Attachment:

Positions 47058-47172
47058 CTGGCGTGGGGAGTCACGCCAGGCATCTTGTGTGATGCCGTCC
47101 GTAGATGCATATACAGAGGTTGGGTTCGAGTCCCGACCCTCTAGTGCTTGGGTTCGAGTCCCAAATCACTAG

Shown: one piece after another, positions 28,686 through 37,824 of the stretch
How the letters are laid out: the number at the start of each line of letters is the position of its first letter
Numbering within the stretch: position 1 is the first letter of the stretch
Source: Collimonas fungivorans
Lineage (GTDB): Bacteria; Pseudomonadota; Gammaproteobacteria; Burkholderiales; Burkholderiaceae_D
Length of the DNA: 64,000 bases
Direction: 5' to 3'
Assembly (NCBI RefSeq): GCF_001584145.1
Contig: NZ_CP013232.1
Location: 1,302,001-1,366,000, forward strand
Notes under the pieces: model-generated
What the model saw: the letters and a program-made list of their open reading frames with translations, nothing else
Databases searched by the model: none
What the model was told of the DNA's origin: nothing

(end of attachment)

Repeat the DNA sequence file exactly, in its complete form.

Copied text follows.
Positions 47058-47172
47058 CTGGCGTGGGGAGTCACGCCAGGCATCTTGTGTGATGCCGTCC
47101 GTAGATGCATATACAGAGGTTGGGTTCGAGTCCCGACCCTCTAGTGCTTGGGTTCGAGTCCCAAATCACTAG

Shown: one piece after another, positions 28,686 through 37,824 of the stretch
How the letters are laid out: the number at the start of each line of letters is the position of its first letter
Numbering within the stretch: position 1 is the first letter of the stretch
Source: Collimonas fungivorans
Lineage (GTDB): Bacteria; Pseudomonadota; Gammaproteobacteria; Burkholderiales; Burkholderiaceae_D
Length of the DNA: 64,000 bases
Direction: 5' to 3'
Assembly (NCBI RefSeq): GCF_001584145.1
Contig: NZ_CP013232.1
Location: 1,302,001-1,366,000, forward strand
Notes under the pieces: model-generated
What the model saw: the letters and a program-made list of their open reading frames with translations, nothing else
Databases searched by the model: none
What the model was told of the DNA's origin: nothing